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A couple of months ago IBF produced a member briefing paper on the rise of internal video as a communication tool.There’s a whole raft of different technologies being used to deliver video – from live webcasts, to video on demand libraries to plasma screens in the canteen. The content also ranges broadly – from a strongly top-down CEO broadcast to video in Microsoft (see Channel9.msdn.com for a public equivalent of their internal site).

What seems to work best are very short, uncluttered messages. This is good news for network managers concerned about bandwidth and storage of huge, high resolution files. The bad news for communicators is that video can still be a divisive medium as it’s still relatively common to have corporate PCs that lack sound cards and speakers.

What’s less clear is whether we’ve yet developed a sufficient understanding of how to get the best from this medium. A leader that is not a naturally charismatic speaker is even less likely to grab employee’s attention on video. Indeed the whole question of attention remains a delicate one. Video is more engaging, but this very fact means people soon get restless as they can’t do things in parallel or ‘skim’ through the content. Make it too polished and people become cynical and disengage (we’ve all seen the classic ‘Corporate Movie’ where an Ibiza dance classic is pumped out as the camera pans round the accounts team drinking tea). Too unpolished and people get distracted by the camera wobble or disjointed edits.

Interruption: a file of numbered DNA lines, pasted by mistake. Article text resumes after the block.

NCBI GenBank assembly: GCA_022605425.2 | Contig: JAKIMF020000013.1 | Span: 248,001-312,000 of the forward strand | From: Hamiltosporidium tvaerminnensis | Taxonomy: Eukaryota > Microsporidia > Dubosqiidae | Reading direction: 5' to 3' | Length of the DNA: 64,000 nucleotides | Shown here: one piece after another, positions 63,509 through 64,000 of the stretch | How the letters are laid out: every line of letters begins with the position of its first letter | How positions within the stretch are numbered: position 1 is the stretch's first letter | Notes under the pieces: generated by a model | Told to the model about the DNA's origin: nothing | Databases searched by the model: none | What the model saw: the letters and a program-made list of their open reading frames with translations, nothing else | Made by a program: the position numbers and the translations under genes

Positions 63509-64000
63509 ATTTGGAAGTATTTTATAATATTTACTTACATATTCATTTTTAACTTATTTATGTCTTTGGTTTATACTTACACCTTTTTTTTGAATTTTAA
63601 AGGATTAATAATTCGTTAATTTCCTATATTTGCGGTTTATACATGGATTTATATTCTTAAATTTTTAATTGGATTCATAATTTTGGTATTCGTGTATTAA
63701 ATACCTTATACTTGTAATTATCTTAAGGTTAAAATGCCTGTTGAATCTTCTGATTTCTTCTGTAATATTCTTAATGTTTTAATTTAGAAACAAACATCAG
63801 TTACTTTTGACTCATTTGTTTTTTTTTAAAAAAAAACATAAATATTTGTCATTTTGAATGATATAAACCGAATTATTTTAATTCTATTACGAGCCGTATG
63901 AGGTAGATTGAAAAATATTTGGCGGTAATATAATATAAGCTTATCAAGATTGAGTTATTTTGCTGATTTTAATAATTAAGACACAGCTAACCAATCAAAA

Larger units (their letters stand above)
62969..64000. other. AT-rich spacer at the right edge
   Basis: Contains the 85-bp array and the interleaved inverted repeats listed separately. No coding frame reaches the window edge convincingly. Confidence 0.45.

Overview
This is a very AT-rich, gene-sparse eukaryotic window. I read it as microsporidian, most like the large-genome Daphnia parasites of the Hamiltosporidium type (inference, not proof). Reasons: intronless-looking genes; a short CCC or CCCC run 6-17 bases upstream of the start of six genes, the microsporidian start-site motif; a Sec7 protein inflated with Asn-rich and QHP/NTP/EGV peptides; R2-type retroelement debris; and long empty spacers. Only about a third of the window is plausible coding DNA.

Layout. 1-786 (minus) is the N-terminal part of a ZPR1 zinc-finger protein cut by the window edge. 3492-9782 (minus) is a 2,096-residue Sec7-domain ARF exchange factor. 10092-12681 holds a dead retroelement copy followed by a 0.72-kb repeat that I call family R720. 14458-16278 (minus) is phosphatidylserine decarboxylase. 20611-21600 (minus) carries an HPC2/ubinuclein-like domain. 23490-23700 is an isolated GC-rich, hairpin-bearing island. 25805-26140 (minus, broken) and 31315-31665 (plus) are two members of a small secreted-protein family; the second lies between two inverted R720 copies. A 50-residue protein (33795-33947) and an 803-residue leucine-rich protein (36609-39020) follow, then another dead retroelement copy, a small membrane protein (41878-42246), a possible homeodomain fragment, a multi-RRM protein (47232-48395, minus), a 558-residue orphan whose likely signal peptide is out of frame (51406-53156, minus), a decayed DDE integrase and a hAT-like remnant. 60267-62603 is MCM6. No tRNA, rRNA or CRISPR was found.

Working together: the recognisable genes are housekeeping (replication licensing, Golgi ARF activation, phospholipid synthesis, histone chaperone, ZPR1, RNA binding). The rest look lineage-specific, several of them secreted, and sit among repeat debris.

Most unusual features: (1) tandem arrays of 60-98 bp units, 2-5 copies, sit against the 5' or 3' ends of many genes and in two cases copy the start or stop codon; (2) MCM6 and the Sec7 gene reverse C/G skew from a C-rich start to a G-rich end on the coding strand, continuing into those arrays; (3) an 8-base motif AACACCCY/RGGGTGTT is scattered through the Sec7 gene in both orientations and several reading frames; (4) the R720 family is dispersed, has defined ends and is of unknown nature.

Just as competence in email communication has matured, competence in this area will grow too, but the technology has only recently become widely-adopted, so it will take time.

[DWG members can download the report from the extranet: Video in Demand]

About the author

Nancy Goebel - DWG's Managing Director for Member & Benchmarking ServicesNancy Goebel is DWG’s Managing Director for Member Services. In addition to heading up service delivery, she is responsible for member engagement, retention and growth. Nancy also sits on DWG’s Board of Directors.

Prior to joining the Digital Workplace Group, Nancy was a accomplished executive at JPMorgan Chase where she built and led a global team in desigining and implementing an award-winning intranet. She also led digital enablement and business re-engineering initiatives.

Outside work, Nancy is a wine maker, fundraiser, meditator, wife and mother of two.

Connect with Nancy on Twitter: @nancyatdwg or on Google +.

One Comment

  1. I think the other thing to note is that the barriers to entry for video material are increasingly being eroded and video will form a significant part of user generated content. It already does, but it’ll continue to grow as those who prefer to author content via a lens rather than a keyboard grow up. What it means is that the conversations are taking a new form and that’s the challenge for communicators. Not the production values of your in house content.
    By the way, I’d be interested to know what proportion PCs in large companies still don’t have multimedia capabilities.

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